Most of us think too much, especially about events and people, local and global, famous and not so famous. When we are always thinking about what is happening on the surface of life, the visible, then it is as if we are living a superficial life. And when two people who both live on the surface meet, the exchange, the conversation, is superficial, sometimes totally bereft of meaning. Often it leaves us totally unsatisfied. And as we share news of our surface observations, we come to know our own superficiality, but we are not strong enough to resist it. Deep down inside there is a voice, a longing, a calling to depth. It's our heart, reminding us to visit, explore and express the depths of our ourselves. Everyone has depth but we confuse the heart with emotion, and forget that emotion is the result of getting too close to events on the surface. So one of our deepest needs, which is to go in deep, is seldom satisfied. Going deep and being deep requires time spent in solitude, some periods of introversion and a conversation with ourselves. We only know what is at the bottom of the ocean by going there, diving deep and switching on a light and looking through the lens of a camera. The results are images of depth. How on earth will we ever see what is in our heart unless we dive deep inside, switch on the light and look. Those who do will tell you it changes everything. What do they see? Simple, only beauty and truth. They are always there, waiting for us to return. Waiting to welcome us and to introduce ourselves to ourself.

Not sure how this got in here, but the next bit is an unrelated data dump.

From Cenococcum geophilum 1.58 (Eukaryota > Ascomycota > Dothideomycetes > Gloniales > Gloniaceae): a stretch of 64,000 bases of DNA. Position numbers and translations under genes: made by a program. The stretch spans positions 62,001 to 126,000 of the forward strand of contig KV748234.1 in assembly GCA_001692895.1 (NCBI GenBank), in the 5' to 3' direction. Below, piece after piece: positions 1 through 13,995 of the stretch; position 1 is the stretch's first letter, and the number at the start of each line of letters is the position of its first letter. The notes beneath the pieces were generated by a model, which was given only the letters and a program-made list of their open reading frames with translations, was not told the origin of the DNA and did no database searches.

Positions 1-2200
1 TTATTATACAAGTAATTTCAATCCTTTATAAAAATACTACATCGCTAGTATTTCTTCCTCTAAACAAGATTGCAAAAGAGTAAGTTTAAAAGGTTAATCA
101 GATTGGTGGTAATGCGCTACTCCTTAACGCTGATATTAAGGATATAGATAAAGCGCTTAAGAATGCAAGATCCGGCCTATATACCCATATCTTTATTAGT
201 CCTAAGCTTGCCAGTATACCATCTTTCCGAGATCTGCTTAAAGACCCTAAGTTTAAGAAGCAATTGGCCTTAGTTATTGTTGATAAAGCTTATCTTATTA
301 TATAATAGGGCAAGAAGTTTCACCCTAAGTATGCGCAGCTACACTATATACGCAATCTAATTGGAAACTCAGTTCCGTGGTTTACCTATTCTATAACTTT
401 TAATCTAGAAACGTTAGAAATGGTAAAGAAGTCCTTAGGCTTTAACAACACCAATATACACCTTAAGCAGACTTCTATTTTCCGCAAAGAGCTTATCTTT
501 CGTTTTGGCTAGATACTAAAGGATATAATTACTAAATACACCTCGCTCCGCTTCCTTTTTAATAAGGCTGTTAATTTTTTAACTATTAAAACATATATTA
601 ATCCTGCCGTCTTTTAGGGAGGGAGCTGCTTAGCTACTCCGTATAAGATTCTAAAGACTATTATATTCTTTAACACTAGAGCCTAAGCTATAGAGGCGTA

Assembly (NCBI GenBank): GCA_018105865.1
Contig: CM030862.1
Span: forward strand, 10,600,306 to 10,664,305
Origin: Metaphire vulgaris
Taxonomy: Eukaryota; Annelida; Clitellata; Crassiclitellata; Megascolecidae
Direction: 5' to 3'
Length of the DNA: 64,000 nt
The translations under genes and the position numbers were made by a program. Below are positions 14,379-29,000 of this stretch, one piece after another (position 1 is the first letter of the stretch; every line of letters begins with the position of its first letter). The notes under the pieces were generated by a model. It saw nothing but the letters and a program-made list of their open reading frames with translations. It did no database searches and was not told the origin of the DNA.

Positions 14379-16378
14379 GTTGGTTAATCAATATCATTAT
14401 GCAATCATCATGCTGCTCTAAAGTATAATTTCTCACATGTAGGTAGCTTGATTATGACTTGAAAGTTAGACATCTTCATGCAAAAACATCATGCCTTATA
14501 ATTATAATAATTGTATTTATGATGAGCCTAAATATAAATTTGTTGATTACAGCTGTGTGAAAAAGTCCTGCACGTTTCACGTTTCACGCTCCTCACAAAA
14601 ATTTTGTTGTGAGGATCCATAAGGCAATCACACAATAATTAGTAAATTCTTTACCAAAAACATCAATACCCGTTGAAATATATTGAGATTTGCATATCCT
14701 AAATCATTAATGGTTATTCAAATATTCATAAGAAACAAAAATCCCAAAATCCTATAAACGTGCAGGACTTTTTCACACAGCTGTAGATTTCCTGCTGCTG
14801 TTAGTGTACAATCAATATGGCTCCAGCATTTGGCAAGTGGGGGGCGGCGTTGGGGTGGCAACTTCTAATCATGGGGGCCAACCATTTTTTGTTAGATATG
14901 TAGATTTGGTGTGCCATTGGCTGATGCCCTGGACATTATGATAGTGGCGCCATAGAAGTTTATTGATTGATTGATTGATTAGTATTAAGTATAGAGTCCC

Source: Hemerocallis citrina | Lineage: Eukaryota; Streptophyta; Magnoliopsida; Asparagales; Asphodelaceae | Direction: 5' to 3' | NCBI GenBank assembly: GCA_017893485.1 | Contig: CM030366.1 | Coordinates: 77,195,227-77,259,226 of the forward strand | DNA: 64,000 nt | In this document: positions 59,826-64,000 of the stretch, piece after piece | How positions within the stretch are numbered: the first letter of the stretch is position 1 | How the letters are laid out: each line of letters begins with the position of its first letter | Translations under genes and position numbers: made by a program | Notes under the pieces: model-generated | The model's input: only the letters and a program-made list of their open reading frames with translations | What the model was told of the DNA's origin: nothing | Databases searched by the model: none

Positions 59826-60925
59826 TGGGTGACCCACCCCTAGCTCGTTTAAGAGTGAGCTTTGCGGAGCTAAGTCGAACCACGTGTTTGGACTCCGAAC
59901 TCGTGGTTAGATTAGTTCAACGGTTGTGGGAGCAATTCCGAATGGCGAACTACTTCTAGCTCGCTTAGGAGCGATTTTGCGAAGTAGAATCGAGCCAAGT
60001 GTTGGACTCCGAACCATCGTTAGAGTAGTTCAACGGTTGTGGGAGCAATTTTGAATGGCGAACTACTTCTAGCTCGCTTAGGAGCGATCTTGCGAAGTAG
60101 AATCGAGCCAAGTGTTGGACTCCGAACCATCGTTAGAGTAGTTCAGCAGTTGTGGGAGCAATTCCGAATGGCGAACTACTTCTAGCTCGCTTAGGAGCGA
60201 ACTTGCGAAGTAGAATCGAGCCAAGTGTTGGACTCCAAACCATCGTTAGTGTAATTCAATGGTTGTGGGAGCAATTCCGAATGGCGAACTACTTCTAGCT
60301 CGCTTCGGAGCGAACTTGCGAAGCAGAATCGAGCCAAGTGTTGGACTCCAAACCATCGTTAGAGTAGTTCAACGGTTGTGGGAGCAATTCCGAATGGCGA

Jeff said...